You would think it’s just a sleepy Monday before New Year’s Eve, but for large networking technology vendors worrying about their Software Defined Networking (SDN) strategy, it may not be that relaxing.
A few technology strategists might be burning the midnight oil for their forward technology vision, as AT&T has stepped up its pressure on technology vendors to detail their strategic plans for SDN, which is the much-hyped next wave of technology in service provider and data-center markets. According to Wall St. research firmMKM Partners, AT&T asked technology vendors for information about their Software Defined Networking (SDN) strategy in the form of a request for information (RFI).
AT&T has sent a questionnaire to a number of vendors and asked each to submit ideas and potential architectures by December 31, 2013, according to MKM.
The RFI asks the vendors how they plan to develop network functionality aligning with AT&T’s long-term SDN plan — called Domain 2.0 — in which its network will eventually take on a more flexible, open “white box” model pegged to various SDN technologies and managed by an SDN controller, which is a new category of software/hardware being developed.
For those of you not clued into “white boxes,” here’s what it means: Carriers are hoping that SDN, which is based on a handlful of open technologies including OpenFlow — will allow them to mix-and-match hardware or even build their own, basing their networks on a more open software platform that is less dependent on proprietary operating systems.
For a while now, anxiety has been building among leading service-provider vendors such as Cisco Systems (CSCO), F5 Networks (FFIV), and Juniper Networks (JNPR) — among many others — that this will diminish their competitive advantage as service-providers become less “locked in” to a specific vendors products.
MKM sees the RFI as a wake-up call for some vendors, and the firm projects certain strengths and weaknesses among the companies.
“According to our research, AT&T sent an RFI (request for information) to vendors last month that is likely to have significant long-term consequences for the Communication Equipment industry,” wrote MKM Partners Managing Director Michael Genovese in a research note issued this morning. “We conclude that, within our coverage universe, the long-term implications are most negative for Cisco and most positive for Ciena, Finisar, and F5 Networks. Outside of our direct coverage the implications appear to be most positive for VMware …”
Another big implication of this development is that a road-map for SDN deployment is starting to take shape. Data-center implementations for SDN are likely to start in 2015, with rollouts deeper in the carrier networks expected to start in 2016 and 2017.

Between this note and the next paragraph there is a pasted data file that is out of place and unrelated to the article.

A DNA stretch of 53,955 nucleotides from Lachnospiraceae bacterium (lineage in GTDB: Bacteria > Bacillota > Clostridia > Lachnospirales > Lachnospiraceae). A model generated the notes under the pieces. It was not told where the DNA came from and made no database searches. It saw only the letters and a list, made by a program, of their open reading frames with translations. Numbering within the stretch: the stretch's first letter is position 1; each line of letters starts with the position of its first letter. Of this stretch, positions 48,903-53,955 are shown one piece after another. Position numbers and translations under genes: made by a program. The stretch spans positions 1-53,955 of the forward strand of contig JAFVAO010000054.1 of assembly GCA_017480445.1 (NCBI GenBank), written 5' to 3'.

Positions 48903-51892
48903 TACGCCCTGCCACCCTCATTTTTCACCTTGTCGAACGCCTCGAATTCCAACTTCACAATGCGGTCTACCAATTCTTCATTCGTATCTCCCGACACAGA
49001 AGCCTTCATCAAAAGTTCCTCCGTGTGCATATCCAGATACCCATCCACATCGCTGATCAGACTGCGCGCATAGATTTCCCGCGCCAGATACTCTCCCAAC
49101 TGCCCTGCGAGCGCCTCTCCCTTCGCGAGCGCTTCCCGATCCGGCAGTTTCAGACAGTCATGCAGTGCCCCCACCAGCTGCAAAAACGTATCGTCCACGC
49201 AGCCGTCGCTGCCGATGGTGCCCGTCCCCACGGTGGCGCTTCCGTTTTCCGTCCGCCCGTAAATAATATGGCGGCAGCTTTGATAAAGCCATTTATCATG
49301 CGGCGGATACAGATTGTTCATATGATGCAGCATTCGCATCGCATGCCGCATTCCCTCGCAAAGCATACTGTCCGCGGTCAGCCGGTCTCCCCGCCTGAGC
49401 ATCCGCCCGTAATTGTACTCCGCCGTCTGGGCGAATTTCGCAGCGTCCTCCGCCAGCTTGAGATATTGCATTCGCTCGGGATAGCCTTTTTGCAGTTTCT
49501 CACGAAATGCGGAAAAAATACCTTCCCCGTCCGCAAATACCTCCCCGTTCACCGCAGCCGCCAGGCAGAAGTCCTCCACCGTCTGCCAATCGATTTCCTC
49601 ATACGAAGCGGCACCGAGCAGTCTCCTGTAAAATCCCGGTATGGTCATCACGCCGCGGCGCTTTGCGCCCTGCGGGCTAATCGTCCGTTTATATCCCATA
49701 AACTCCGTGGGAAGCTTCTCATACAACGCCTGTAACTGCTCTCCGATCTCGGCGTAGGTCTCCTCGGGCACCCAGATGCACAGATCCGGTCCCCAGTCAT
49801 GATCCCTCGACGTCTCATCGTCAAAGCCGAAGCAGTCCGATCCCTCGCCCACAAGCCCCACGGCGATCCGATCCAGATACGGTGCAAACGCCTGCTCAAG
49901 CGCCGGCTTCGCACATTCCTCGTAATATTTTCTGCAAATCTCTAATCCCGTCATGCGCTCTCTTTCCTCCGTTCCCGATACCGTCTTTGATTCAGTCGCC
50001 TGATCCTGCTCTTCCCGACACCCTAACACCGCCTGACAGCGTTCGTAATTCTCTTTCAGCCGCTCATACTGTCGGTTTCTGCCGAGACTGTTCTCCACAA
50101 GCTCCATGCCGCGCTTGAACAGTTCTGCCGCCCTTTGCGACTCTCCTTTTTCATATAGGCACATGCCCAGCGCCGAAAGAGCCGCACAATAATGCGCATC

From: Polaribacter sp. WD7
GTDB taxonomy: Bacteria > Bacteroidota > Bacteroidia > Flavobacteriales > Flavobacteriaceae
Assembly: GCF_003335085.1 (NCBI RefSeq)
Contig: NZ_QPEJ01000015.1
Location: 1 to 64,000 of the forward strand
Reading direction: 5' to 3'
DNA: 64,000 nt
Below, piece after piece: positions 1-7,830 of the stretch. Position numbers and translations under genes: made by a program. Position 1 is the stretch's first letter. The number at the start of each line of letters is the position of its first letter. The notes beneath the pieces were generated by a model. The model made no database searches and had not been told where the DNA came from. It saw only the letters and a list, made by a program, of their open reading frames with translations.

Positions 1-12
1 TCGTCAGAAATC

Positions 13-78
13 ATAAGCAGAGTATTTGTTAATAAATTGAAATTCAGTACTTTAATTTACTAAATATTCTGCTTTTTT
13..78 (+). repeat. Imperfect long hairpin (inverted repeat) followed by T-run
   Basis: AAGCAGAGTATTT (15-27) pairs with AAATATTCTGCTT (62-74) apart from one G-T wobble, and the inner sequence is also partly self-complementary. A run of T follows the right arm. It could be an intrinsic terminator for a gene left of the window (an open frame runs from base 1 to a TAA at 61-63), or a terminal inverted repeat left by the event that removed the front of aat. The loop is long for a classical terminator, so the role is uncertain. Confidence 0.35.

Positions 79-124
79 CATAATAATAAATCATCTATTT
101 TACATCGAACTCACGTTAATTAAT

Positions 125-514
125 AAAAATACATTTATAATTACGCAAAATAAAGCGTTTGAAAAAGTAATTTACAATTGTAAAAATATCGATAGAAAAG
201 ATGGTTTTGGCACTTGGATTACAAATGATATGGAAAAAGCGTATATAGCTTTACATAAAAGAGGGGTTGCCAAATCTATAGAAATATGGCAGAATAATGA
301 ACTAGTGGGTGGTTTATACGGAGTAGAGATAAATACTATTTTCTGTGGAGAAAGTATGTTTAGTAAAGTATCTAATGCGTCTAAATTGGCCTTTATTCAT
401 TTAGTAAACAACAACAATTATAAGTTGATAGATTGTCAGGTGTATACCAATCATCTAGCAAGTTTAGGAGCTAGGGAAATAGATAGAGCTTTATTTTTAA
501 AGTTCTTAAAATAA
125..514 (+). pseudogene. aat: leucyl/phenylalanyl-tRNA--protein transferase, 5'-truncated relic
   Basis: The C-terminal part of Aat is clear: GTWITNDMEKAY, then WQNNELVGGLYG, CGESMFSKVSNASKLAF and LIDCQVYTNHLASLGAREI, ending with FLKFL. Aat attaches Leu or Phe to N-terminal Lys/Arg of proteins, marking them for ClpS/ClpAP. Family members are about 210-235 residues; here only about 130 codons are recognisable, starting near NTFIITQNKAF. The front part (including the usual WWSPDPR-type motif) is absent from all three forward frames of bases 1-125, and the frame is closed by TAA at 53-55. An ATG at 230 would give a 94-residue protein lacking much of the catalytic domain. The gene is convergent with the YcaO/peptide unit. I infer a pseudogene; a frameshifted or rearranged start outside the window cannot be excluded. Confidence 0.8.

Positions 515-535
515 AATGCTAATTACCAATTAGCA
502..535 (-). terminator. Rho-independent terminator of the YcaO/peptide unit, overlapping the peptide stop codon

“Changes are likely to occur first in the carrier’s Data Center domain, perhaps as early as 2015,” write Genovese.
The development is interesting because following AT&T’s Domain 2.0 unfurling, many industry players have had questions about what it exactly means. The RFI indicates that the global service provider is now getting relatively serious about implementing an architecture for SDN that will have long-term implications for all of the vendors who sell into service providers.
As stated, MKM expects some vendors to be handicapped by this and others to have have a natural strategic advantage. the most near-term edge may go to VMWare (VMW), which so far made the biggest SDN deal in the space so far — buying Nicira in 2012 for $1.26 billion.
“We believe VMware’s NSX platform has a strong chance of being selected as the Data Center virtualization platform, and foresee NSX-related Controllers and standardized high volume Ethernet switches being deployed starting in 2015.”
Though it’s notable that AT&T isn’t the only service provider and data-center operator on the planet, the RFI is likely to have industry tongues a wagging as it steps up pressure on the networking hardware and software vendors to figure out what they are going to do about SDN and
Cisco Systems recently announced its entire strategy in conjunction in a $860 million acquisition — this time of a spin-in, Insieme, in which Cisco already had a majority interest.
But the MKM note indicates that WMWare and Nicira may already be perceived as leaders in the data-center space, where Cisco and Insieme are trying to play catch-up to defend their turf. MKM sees the data-center marketing as being at the forefront on SDN, with optical and carrier router markets following a little later.